Ulster Unionist Party and Dissent
UUP trio following in footsteps of de Valera
The present dilemma facing us all because of the present crisis within the Ulster Unionist Party, requires some reflection both historically and ethically.
There are those within the Ulster Unionist Party who will not accept the democratic decision of the meeting, of the Ulster Unionist Council, on Monday 16th June.
Ironically, these ‘super-unionists’ are actually following in the Gaelic republican tradition of Eamon de Valera.
In the 1920’s he also continued to oppose the democratically reached decision, even though he had undertaken to accept the Treaty, agreed by the Irish delegation to London, providing it was accepted by the Cabinet.
When the Cabinet went on to accept it, he reneged and refused to abide by the Cabinet decision, claiming that it would be accepted if it was endorsed by Dáil Éireann.
When it was endorsed by the Dáil he still refused to accept it.
The next wrangle was that he would accept it if the country accept it in an election. When the country overwhelmingly accepted the Treaty, Eamon De Valera still “refused to accept the majority vote of the Irish people”, and led the Free State into Civil War.
Jeffrey Donaldson, David Burnside, the Rev. Martin Smyth and Lord Molyneaux, may not like to be cast in the mould of Sinn Fein. But they are, from an historical perspective, following in the footsteps of Eamon De Valera.
This is particularly galling to observe, when those who cry majority rule in one situation refuse to accept it in another.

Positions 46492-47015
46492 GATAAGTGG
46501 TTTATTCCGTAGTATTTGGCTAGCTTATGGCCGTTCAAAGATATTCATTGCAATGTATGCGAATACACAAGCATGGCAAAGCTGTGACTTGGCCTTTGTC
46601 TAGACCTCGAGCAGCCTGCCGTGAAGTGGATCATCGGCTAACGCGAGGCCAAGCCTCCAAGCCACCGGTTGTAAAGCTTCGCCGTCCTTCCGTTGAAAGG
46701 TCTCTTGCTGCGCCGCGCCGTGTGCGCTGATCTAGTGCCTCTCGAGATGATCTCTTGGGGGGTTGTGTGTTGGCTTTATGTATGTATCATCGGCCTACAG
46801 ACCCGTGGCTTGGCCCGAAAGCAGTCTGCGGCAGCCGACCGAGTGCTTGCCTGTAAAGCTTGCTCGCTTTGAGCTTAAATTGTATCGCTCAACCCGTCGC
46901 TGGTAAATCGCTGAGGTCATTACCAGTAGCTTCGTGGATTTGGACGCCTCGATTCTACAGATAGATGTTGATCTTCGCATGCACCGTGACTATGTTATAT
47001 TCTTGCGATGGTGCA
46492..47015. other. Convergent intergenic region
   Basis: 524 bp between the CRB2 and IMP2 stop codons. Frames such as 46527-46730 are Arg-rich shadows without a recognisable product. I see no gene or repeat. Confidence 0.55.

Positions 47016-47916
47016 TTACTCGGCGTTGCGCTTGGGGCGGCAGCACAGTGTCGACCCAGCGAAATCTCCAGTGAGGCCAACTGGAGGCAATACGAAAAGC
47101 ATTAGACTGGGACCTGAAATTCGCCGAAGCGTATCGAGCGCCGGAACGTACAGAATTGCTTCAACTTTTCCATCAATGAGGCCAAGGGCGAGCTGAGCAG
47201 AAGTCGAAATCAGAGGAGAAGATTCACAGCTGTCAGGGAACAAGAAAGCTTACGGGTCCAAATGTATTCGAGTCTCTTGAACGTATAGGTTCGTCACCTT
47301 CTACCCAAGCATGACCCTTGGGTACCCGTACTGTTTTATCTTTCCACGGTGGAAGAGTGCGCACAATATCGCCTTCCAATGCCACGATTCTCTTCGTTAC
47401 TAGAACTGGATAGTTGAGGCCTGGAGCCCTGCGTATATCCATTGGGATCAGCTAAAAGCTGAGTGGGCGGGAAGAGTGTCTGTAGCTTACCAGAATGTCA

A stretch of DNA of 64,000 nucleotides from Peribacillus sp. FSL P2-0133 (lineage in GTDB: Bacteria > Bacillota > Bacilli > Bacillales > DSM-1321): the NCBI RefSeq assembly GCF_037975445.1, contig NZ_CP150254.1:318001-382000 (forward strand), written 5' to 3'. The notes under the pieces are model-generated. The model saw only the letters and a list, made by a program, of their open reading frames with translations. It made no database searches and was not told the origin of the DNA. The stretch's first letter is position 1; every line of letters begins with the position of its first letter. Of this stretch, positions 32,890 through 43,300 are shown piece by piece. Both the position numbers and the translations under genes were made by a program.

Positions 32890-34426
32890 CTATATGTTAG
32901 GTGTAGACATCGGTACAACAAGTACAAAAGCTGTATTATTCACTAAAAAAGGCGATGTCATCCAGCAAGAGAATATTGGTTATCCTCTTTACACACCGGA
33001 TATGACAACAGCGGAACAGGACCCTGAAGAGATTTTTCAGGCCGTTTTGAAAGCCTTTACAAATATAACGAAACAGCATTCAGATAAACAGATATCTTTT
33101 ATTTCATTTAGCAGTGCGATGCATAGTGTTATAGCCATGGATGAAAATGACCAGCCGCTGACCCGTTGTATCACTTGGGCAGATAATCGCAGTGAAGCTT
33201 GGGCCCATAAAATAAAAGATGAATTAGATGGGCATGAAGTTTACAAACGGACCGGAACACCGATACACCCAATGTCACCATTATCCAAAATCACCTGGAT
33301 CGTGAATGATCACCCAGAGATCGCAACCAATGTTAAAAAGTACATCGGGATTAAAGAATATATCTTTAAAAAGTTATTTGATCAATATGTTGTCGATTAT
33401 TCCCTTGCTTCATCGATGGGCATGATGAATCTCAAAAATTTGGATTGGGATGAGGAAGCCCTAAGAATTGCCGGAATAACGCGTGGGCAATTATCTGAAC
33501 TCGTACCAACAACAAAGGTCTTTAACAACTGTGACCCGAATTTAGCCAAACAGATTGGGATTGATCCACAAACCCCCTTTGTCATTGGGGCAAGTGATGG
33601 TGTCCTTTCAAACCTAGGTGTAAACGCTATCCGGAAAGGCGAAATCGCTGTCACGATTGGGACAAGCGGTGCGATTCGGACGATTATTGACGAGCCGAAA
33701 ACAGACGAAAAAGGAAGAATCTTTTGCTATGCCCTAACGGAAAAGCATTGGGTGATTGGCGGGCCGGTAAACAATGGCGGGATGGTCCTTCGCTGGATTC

The ethical question arises in relation to the acceptance of the democratic process.
Why is this apparently sacrosanct principle now being laid aside in relation to the decision of the Ulster Unionist Council? On the basis of making a principled stand? You surely cannot make a principled stand on the basis of changing principles to suit your personal needs.
There is surely some confusion here between policy and principle.
Of course, there is the right of dissent. But the right of dissent, like all other rights, carries with it responsibilities. The right of dissent cannot negate the responsibility to accept the expressed will of the majority.
Coming as I do from the Presbyterian tradition of dissenters, I am prepared to affirm my right to dissent more than most.
But there is an important caveat in dissent. That traditional line of dissenters, the Presbyterian Church in Ireland, has expressed that caveat in its rule book – the Code. Paragraph 104 (3) reads:- Decisions of the General Assembly are final and binding on the whole Church, but a member of the Assembly who dissents from a decision . . . although he shall not therby free himself from obligation loyally to implement the decision so long as it stands unaltered”.
The choice facing the Ulster Unionist dissidents members is either to remain as they are wedded in the democracy of De Valera – my way or no way at all – or embrace the traditional Presbyterian Democracy, and “loyally implement the decision” of their own Ulster Unionist Council.
Rev. Brian Kennaway.
This article appeared in the Belfast News Letter on 8 July 2003